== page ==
In this program, abandoned buildings are leased to community organizations for 10-15 years rent-free in exchange for restoration works. RIWAQ documents, designs and restores these buildings, thereby transforming them into healthy, friendly and functional spaces that are fit for communal needs. Almost 75% of the buildings restored have been adapted to the needs of women and children focused organizations and around 80% of them serve a cultural purpose. These living hubs of communal and cultural life form a new cultural map of Palestine, a map that celebrates local initiatives and new connections.
Geography | 50 Villages
Over the years, RIWAQ has learned invaluable lessons in architectural heritage that have enabled it to develop as a pioneer in historic centres rehabilitation. Taking the lessons to heart, we have restructured and reconceptualised RIWAQ to better carry out our vision. The 50 Historic Centres project marks this shift as RIWAQ moves towards a community approach, emphasizing entire historic fabrics. This work takes various forms—awareness building campaigns, restoration work, education projects, and community involvement. The idea is simple: if the institution rehabilitates 50 Historic Centres, RIWAQ can breathe life back into 50% of Palestine’s built heritage and thus the communities in and around them. Our new approach enables us to truly realize RIWAQ’s vision—salvaging Palestinian heritage and thus ensuring that Palestinian identity continues to be embodied in part through its built forms. The pilot for RIWAQ’s 50 Historic Centres project is the town of Birzeit, the project that won us the Aga Khan Award for Architecture.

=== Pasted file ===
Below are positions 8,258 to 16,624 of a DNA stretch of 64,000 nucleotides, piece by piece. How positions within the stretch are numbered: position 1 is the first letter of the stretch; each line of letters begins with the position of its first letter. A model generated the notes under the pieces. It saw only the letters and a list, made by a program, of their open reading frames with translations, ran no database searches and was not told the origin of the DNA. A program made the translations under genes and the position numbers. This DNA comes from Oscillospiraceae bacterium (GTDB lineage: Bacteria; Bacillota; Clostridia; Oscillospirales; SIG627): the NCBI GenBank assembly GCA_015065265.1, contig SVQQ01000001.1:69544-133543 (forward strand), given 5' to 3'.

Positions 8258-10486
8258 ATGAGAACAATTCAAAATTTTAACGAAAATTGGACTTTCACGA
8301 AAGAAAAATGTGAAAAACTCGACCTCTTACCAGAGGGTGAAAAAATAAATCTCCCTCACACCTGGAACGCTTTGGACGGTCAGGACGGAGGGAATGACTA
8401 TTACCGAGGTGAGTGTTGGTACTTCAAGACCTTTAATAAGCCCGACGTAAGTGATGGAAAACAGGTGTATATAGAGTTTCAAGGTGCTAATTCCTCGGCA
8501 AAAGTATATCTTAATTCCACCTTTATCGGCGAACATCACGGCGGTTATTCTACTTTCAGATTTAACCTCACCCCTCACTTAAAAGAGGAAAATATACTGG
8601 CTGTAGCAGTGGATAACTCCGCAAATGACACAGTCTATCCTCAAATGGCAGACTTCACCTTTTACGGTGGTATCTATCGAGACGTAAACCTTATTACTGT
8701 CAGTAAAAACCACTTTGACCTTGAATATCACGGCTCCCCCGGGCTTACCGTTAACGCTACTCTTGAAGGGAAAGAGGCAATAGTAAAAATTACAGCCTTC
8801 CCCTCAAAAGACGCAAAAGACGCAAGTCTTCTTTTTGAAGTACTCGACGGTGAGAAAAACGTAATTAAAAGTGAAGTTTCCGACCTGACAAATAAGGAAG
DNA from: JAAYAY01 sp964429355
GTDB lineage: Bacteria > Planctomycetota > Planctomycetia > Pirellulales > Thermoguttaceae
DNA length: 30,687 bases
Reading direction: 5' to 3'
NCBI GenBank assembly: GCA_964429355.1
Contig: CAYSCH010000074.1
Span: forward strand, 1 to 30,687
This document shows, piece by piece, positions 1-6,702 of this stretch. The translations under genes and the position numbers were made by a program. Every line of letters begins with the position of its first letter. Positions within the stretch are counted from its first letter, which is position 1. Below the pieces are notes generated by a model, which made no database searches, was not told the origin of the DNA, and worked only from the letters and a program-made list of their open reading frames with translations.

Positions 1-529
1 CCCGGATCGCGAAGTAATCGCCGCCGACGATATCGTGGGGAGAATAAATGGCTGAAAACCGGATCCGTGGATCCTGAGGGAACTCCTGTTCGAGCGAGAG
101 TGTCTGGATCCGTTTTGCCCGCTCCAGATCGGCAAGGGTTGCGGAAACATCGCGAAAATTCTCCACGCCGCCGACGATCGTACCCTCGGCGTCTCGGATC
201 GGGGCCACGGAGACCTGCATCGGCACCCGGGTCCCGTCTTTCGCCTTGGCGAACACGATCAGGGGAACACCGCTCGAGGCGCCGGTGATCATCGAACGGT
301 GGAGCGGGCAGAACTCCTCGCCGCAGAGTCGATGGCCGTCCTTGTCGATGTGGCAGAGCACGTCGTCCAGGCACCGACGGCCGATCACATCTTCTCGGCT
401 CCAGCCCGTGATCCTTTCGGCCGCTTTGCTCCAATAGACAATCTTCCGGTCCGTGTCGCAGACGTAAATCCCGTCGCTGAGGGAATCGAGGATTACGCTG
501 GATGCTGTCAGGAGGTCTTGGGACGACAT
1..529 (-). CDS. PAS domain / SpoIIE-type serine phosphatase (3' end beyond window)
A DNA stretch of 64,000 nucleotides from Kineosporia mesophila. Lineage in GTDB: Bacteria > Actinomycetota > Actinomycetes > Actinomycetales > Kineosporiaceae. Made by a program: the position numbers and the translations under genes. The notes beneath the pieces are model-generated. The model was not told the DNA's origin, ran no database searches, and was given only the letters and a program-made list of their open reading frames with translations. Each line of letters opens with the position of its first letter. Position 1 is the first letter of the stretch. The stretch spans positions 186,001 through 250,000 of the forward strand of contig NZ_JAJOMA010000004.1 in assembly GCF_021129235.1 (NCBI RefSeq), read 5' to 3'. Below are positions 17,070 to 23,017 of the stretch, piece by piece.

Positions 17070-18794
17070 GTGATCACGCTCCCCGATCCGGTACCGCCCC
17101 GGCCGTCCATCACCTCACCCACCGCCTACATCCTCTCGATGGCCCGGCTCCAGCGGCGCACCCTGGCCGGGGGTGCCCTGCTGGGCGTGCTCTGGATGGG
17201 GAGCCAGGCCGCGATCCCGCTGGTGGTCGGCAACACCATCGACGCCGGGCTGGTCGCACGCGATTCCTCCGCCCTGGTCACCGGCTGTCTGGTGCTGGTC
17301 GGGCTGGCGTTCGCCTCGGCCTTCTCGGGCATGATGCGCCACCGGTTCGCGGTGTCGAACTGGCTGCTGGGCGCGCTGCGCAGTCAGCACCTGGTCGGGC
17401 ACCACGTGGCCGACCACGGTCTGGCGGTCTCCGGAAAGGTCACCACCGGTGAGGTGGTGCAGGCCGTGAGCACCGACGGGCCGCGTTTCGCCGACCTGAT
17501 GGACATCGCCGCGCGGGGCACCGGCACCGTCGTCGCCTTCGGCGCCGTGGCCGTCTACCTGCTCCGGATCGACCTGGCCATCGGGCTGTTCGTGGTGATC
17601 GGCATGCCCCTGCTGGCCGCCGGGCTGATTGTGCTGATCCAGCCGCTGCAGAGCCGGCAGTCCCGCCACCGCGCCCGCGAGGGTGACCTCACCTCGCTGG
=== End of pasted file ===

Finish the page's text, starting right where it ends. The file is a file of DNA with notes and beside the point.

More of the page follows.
The 50 Centres are all rural in setting, for as rural areas are becoming more and more economically dependent on urban centres, rural heritage is seen as a major tool for socio-economic development. While people view their historic centres as unfriendly environments that cannot accommodate contemporary, everyday life, RIWAQ tries to reverse this image by bringing new functions, activities, and programs to the historic centres.
Community and Culture